A romanticised category that has seen a resurgence among both London venues and discerning wine drinkers, skin contact white wines – widely referred to as orange, or sometimes amber, due to their often deep honey tones – have been around for centuries, originating in Georgia more than 5,000 years ago where they still follow the same traditional method and ferment the grape juice and skins in large clay jars known as Qvevri. With many of the revered wines still coming from their homeland, there are also fantastic examples coming from Slovenia, northern Italy, Sicily and Spain to seek out.
Despite the orange moniker, their appearance can vary widely – depending on grape varieties used, time left with the skins, and time, if any, in barrel – from pale golden through to burnt orange and rust, clear through to very cloudy, covering all the shades of a beautiful Autumn palate.
Although it may have a look of sweet nectar, generally speaking these wines can be tart and sometimes sour, earthy and nutty, they have high tannins like a red wine, and can certainly be a bit of a marmite experience. Whatever your thoughts it is apparent that this style of winemaking ensures the end result has a very true reflection of the terroir and as such a complex layering of flavours. The skin contact method also tends to go hand in hand with natural winemaking, with less cleaning, clarifying and toying to mould the flavour into something new.
Regardless of the renaissance orange wines are still fairly rare, but if you know where to look you’ll be able to try a range of styles and no doubt find at least one that hits the spot and piques your interest further…
Head to Spiritland…
If you’ve not already been to newly opened Spiritland in Kings Cross for the unbelievable sound system and fantastic music programme, then get there for the wine list – a selection of really interesting wines including two contrasting skin contact whites.
Baglio Bianco, Cataratto, Sicily, 2014. £6 by the glass.
A great starting point to explore orange wines, this cloudy pale orange organic wine from western Sicily has seen 3 days skin maceration and makes a great fresh aperitif that shows excellent structure. It’s a good balance of fruity grape and savoury and is deliciously quaffable with a side plate of Gildas.
El Carro Moscatel, Bernabe Navarro, Alicante, 2014. £7 by the glass.
From 30-year-old, dry-grown Moscatel planted on sand on original rootstocks right by the sea, it’s lighter in colour although this one packs much more of a unique tangy punch with its light grapey purity and tart, almost sour flavour profile.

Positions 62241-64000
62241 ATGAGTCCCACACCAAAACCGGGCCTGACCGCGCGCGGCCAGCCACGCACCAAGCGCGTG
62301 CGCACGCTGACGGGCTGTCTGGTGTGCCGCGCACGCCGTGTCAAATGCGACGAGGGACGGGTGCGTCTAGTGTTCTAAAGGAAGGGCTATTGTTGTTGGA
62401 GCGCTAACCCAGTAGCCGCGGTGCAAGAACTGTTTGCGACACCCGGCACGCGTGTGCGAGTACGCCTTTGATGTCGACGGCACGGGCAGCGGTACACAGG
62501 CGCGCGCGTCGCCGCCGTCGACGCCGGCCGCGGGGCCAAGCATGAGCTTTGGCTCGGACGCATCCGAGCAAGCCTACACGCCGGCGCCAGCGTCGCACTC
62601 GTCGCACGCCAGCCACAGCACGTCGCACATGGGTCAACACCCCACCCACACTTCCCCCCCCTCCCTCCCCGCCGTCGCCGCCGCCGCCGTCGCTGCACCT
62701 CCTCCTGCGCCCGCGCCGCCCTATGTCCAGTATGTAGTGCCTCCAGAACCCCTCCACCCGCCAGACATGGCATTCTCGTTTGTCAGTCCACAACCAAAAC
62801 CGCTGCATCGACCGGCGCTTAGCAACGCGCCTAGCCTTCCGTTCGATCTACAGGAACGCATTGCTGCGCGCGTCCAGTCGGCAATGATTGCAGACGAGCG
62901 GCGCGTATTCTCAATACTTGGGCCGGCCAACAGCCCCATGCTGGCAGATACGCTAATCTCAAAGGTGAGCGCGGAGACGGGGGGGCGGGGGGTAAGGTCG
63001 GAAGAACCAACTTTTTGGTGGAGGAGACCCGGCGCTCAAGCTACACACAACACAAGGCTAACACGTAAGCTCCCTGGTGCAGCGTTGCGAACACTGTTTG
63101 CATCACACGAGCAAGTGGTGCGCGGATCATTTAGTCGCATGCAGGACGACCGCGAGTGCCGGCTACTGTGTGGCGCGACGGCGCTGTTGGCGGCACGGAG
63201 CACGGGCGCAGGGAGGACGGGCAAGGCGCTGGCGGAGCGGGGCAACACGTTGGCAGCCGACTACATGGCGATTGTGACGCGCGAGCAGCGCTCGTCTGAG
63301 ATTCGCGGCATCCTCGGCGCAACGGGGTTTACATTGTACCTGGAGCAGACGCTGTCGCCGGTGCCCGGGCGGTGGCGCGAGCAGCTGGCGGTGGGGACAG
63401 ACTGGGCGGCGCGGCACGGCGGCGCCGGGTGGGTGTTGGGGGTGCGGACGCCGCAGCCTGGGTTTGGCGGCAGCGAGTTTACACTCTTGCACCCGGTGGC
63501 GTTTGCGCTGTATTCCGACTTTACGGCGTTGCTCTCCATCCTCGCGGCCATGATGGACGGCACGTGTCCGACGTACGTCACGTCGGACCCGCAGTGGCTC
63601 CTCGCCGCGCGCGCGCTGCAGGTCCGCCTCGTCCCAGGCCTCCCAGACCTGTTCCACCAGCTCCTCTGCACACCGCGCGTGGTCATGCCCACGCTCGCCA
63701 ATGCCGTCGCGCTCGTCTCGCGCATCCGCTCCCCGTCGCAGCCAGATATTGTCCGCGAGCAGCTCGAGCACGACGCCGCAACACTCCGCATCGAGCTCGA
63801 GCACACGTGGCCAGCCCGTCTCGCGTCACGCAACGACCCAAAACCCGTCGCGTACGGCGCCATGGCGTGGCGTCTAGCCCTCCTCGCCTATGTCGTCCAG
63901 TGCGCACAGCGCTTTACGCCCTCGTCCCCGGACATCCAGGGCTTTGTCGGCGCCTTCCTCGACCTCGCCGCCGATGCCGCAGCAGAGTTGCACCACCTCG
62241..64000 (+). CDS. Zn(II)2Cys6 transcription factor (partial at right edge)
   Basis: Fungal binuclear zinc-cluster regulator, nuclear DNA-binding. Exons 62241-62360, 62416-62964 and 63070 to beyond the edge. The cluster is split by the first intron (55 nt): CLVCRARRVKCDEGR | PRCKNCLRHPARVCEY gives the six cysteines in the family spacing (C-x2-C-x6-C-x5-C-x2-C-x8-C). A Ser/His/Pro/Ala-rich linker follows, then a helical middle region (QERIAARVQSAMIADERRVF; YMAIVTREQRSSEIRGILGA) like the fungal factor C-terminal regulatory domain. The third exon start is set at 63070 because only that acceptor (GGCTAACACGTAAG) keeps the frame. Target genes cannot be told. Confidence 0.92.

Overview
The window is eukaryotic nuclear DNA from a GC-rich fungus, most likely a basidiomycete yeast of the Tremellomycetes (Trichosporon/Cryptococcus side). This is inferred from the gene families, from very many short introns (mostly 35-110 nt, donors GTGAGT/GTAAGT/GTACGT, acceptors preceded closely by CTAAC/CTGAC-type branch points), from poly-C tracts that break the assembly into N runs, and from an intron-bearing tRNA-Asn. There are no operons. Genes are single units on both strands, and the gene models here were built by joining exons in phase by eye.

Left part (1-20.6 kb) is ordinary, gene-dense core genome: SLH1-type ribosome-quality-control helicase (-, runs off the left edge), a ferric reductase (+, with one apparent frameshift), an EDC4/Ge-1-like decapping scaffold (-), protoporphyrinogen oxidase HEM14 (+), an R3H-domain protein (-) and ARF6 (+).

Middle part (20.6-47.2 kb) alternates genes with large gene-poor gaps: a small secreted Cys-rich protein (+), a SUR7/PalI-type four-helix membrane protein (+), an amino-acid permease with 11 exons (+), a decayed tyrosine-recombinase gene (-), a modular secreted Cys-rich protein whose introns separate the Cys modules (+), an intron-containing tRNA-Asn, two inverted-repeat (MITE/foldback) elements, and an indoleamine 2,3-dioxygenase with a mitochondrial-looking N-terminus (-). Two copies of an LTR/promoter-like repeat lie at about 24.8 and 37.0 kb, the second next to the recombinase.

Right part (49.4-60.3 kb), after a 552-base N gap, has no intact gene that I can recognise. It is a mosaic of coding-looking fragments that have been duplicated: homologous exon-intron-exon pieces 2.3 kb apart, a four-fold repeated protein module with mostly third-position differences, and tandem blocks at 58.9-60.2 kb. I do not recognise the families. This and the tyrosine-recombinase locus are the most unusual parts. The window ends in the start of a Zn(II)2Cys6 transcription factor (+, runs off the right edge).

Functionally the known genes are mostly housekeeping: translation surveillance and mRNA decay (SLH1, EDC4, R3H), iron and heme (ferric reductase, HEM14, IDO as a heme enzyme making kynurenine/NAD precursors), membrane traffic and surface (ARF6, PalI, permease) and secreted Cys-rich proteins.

Head to Vinoteca…
Chenin Blanc ‘Smiley NV’, Silwervis, Swartland, South Africa. £6.70 by the glass.
A unique and exciting wine made from a blend of four vintages spanning 2013-2016 – one of which being skin contact, but also including one aged under a layer of flor (the same process as sherry) and some ‘madeirised’ sun heated wine – with natural low-intervention technique and aged 30% in a concrete egg. The multi-faceted craft of this wine delivers something spectacular – it’s rich and weighty but perfectly balanced, has a savoury nutty side but also traces of apricots and peaches and a creamy finish. Complex and utterly delicious.
Enjoyed at Vinoteca where it features both on the wine list but also in the merchant side if you’d like to grab a bottle to take away.
Head to Bedales…
Buondonno, Bianco Alla Marta 2014, Tuscany, Italy. £9.15 by the glass.
Nestled in the Chianti hills, according to historical letters this farm was once owned by Michelangelo - in 16th century letters to his nephew, who is known to have resided there, he writes of his love for for Trebbiano and requests some to be sent as a gift for the Pope. In the present day however the farm is widely known and celebrated for being an advocate of organic methods and spearheading organic farming movements in Italy.
A honeyed caramel colour with sweet apricot fruit on the nose and a rich and elegant flavour, this wine is hand harvested from its old vines and sees eight days of skin maceration before aging a year in oak – the result is a structured and balanced wine that is very easy drinking and perhaps more of an interesting oaked white flavour profile than anything too off piste.
Savoured at Bedales at Spitalfields, highly recommended with a side of juicy green olives.